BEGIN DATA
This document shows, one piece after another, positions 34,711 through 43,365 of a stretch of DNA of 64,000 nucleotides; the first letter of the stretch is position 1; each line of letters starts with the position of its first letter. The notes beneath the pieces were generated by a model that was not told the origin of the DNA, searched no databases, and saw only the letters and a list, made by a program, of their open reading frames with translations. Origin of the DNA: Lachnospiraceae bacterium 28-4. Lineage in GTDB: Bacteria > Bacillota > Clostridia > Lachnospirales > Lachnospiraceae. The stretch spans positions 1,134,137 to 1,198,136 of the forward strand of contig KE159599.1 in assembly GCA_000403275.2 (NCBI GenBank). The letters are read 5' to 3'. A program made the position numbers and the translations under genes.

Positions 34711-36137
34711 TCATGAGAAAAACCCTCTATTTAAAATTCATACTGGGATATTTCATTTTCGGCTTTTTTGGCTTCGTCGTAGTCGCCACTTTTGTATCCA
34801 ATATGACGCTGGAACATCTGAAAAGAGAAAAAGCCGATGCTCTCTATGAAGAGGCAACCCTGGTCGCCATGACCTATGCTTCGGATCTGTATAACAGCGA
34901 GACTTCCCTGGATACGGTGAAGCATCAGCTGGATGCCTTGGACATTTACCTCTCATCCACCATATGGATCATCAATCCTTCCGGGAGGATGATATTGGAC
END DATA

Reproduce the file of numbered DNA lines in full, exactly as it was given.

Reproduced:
This document shows, one piece after another, positions 34,711 through 43,365 of a stretch of DNA of 64,000 nucleotides; the first letter of the stretch is position 1; each line of letters starts with the position of its first letter. The notes beneath the pieces were generated by a model that was not told the origin of the DNA, searched no databases, and saw only the letters and a list, made by a program, of their open reading frames with translations. Origin of the DNA: Lachnospiraceae bacterium 28-4. Lineage in GTDB: Bacteria > Bacillota > Clostridia > Lachnospirales > Lachnospiraceae. The stretch spans positions 1,134,137 to 1,198,136 of the forward strand of contig KE159599.1 in assembly GCA_000403275.2 (NCBI GenBank). The letters are read 5' to 3'. A program made the position numbers and the translations under genes.

Positions 34711-36137
34711 TCATGAGAAAAACCCTCTATTTAAAATTCATACTGGGATATTTCATTTTCGGCTTTTTTGGCTTCGTCGTAGTCGCCACTTTTGTATCCA
34801 ATATGACGCTGGAACATCTGAAAAGAGAAAAAGCCGATGCTCTCTATGAAGAGGCAACCCTGGTCGCCATGACCTATGCTTCGGATCTGTATAACAGCGA
34901 GACTTCCCTGGATACGGTGAAGCATCAGCTGGATGCCTTGGACATTTACCTCTCATCCACCATATGGATCATCAATCCTTCCGGGAGGATGATATTGGAC